Motor vehicle crashes can occur anytime. In 2014, crashes represented 36% of all injury-related workplace deaths in the US. The type or job and company didn’t matter1. When they occur, employers face both direct and indirect costs. Direct costs of course might include medical care, worker compensation costs, disability payments, overtime to cover for absence, loss of knowledge or skills, reassigning and cross training employees to provide coverage and legal fees. Indirect costs might include loss of productivity, operational delays, decreased employee morale with increased stress, redesigning routes and schedules, training replacement, preparing insurance claims and managing and participating in litigation.
This even pertains to employers without a large fleet of vehicles. Among workers who died in motor vehicle crashes at work in 2014, 58% were not employed in motor vehicle operator jobs such as truck, bus and taxi drivers2. They may have only been performing work in their personal vehicles, but on the clock. When these crashes do occur, they are expensive. The CDC Foundation reports an average cost per non-fatal, on-the-job crash injury as3:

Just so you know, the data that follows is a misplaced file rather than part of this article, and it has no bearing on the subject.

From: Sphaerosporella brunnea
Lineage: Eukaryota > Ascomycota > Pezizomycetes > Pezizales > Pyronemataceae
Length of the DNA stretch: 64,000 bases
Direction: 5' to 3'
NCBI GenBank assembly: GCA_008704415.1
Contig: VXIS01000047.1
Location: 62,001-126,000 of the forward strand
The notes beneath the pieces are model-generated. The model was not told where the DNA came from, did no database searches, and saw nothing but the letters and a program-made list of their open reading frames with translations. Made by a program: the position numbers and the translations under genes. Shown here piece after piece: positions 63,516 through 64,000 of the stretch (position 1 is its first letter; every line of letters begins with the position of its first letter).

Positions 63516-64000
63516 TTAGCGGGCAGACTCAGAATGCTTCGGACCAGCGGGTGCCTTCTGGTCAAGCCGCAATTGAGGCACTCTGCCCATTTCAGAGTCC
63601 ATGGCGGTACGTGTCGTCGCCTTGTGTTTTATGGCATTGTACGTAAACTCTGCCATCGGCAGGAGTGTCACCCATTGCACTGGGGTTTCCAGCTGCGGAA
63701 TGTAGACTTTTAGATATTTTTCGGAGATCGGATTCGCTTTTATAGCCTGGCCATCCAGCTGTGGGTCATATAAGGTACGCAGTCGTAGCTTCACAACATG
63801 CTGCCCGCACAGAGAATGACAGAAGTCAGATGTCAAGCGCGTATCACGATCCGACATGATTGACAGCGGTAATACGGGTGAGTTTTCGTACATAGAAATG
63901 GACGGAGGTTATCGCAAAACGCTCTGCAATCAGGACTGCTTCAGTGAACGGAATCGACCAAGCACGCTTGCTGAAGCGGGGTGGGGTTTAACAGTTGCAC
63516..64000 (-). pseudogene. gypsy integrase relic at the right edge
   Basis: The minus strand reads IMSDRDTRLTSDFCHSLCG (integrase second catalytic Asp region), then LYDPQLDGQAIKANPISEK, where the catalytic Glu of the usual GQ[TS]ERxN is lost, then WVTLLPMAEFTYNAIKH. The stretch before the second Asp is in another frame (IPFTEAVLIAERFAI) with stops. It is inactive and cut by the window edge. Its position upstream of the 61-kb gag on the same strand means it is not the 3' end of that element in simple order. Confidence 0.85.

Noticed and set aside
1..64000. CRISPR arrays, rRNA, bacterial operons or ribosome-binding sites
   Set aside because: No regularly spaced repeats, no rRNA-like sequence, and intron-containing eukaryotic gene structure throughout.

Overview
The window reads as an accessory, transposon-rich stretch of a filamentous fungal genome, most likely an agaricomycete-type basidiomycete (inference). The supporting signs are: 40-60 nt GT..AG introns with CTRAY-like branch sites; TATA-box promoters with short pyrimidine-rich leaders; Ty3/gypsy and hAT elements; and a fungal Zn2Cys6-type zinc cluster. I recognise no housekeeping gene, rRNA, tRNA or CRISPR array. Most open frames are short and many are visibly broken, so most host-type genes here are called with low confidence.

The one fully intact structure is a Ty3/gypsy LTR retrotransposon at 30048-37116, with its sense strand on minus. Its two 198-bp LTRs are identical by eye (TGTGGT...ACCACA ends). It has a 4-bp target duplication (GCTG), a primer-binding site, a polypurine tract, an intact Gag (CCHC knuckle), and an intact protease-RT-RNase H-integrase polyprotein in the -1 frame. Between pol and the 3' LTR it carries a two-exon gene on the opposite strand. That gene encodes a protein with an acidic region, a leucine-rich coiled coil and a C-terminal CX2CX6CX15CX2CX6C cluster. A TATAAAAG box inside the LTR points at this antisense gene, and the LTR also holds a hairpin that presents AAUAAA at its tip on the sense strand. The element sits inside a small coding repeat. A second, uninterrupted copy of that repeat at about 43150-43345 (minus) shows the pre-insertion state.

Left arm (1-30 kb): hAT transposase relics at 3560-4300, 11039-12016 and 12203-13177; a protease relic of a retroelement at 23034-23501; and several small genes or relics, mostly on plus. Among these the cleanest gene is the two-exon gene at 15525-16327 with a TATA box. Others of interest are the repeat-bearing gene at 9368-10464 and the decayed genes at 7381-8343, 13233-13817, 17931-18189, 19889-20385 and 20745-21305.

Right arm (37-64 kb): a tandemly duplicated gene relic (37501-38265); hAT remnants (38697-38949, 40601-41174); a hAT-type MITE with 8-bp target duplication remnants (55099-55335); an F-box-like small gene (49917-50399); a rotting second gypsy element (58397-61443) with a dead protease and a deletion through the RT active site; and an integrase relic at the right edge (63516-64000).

Employers face a higher level of risk and liability when their employees are involved in a motor vehicle crash. Through the process of disclosure, attorneys will request and obtain copies of cell phone and texting records. They will actually be able to see the physical content of the texts. They will request cell tower records to determine when an employee conversation began and when it ended. They will also review your current driver policy. If your policy is outdated or not thoroughly enforced you are at risk for a large judgement. For this reason, it is vital that employers have a current driver policy.